Reuters/Ipsos poll: Obama gets slight boost from jobs speech

Wed Sep 14, 2011 1:10pm EDT

* Obama leads all Republican rivals; Romney is closest

* 68 percent feel country is on the wrong track

By Patricia Zengerle

WASHINGTON, Sept 14 (Reuters) - President Barack Obama's approval rating got a small lift after he unveiled a jobs plan last week, keeping him ahead of all potential Republican rivals in the 2012 election, a Reuters/Ipsos poll said on Wednesday.

The percentage of Americans who view Obama's performance favorably edged up to 47 percent in the poll conducted Sept. 8-12. The president, a Democrat, unveiled his $447 billion job creation proposal on Sept. 8.

Obama's approval rating was 45 percent in August and has hovered between 43 and 51 percent for more than a year.

"It's the economy," said Ipsos poll analyst Clifford Young, who said he expects Obama's ratings to stay around the mid-40's over the next several months, a level that probably would not threaten him as he seeks re-election.

"If he gets near 40 or below 40, he loses his advantage as an incumbent."

Most Americans -- 68 percent -- feel the country is on the wrong track, compared with just 25 percent who feel the country is headed in the right direction, the poll found. That was down slightly from the 73 percent who thought the economy was headed the wrong way in August.

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Graphic on the poll r.reuters.com/dym73s

Factbox on Obama's jobs plan [ID:nN1E7871QW]

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Despite pessimism among voters about the economy -- the top issue in the campaign -- Americans rank Obama above all of the candidates vying to be the Republican nominee to run for president in November 2012.

The survey gave Obama the smallest advantage over former Massachusetts Governor Mitt Romney, now running second to Texas Governor Rick Perry in national polls.

If the election were held today and Romney were his opponent, Obama would be the choice of 49 percent of registered voters surveyed, versus 43 percent for Romney. Among all voters surveyed, Obama's advantage over Romney was larger, at 51 percent to 39 percent.

"We should definitely expect the Republican candidates to improve over time. As they become better known, they are going to move up in the polls," Young said.

Obama has an eight percentage point advantage over Perry, at 50 percent to 42 percent among registered voters. Among all adults, the result was the same as for Romney -- 51 percent backing Obama and 39 percent behind Perry.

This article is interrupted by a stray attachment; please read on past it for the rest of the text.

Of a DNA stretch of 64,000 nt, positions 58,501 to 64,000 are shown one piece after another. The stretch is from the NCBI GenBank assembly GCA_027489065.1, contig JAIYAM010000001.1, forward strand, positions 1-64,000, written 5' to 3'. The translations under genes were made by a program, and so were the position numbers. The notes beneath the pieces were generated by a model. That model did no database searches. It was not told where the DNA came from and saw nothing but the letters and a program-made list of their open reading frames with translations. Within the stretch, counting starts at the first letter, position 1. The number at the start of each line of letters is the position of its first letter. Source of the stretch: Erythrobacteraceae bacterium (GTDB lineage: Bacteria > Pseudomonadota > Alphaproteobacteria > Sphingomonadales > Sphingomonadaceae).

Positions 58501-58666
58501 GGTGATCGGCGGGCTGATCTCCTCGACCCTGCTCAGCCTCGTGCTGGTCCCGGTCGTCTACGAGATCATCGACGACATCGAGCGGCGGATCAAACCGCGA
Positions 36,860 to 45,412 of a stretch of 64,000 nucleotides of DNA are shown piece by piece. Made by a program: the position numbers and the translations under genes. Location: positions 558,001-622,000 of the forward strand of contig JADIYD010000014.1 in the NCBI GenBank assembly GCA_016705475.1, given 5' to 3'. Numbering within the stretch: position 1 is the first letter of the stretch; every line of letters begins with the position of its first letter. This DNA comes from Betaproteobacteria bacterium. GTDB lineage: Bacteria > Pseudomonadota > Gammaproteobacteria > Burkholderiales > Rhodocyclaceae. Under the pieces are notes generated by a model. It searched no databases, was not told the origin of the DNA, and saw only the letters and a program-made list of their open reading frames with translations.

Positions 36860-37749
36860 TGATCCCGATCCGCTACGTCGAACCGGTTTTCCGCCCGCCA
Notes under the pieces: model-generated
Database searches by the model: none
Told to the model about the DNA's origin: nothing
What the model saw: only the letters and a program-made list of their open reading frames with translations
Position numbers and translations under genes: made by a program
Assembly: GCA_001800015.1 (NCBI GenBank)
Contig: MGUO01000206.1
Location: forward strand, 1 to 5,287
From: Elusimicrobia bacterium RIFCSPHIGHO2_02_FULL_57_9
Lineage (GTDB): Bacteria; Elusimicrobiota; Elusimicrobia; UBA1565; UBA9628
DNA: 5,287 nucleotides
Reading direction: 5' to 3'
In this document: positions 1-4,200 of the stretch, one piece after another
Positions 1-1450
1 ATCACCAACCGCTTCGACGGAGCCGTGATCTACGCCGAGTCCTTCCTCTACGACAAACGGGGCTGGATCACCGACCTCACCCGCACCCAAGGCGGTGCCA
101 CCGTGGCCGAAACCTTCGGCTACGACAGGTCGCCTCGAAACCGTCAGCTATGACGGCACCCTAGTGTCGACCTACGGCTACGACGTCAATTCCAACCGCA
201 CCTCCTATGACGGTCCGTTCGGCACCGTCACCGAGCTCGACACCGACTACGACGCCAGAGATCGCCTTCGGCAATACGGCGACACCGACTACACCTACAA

Obama holds a strong lead over Representative Michele Bachmann, with a 54 percent to 36 percent advantage among registered voters.

Obama's approval among independents, who could be decisive in next year's elections, dropped to 42 percent from 47 percent in August.

The Reuters/Ipsos poll of 1,134 adults, including 932 registered voters, had a margin of error of 3 percentage points for all respondents and 3.1 points for registered voters. (Editing by Kristin Roberts and Anthony Boadle)

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Comments (4)
lita62002 wrote:
Very badly skewed demographics used with a monstrous oversampling of Democrats used in order to obtain even this small a boost.

It seems Reuters is trying mightely to support this failed president in any (dishonest) way it can.

48% Democrat

39% Republican

13% Independent

Sep 15, 2011 8:18am EDT  --  Report as abuse
30moves wrote:
Jobs speech? It was an “I want to raise taxes” speech. Same old, same old. Even the Democrats don’t like it.

Just a inept tool to use against the Republicans during the election – won’t work – nobody thinks spending another 1/2 Trillion will create any permanent jobs. Just more payback for Unions.

How about the 38 Billion for the “Green” jobs – so far only 3545 permanent jobs were created. FAIL. Now Solyndra – 535 Million – GONE but don’t worry the Obama donations bundler will get his money back.

Sep 15, 2011 9:49am EDT  --  Report as abuse
wsjiii wrote:
As usual, ignoring the elephant in the room, Ron Paul is shown to do better against Obama than the media darling Rick Perry, and is not even mentioned in the article. I guess it would be too much to actually report the findings from the poll instead of an attempt at manipulating the reader.

Sep 15, 2011 12:39pm EDT  --  Report as abuse
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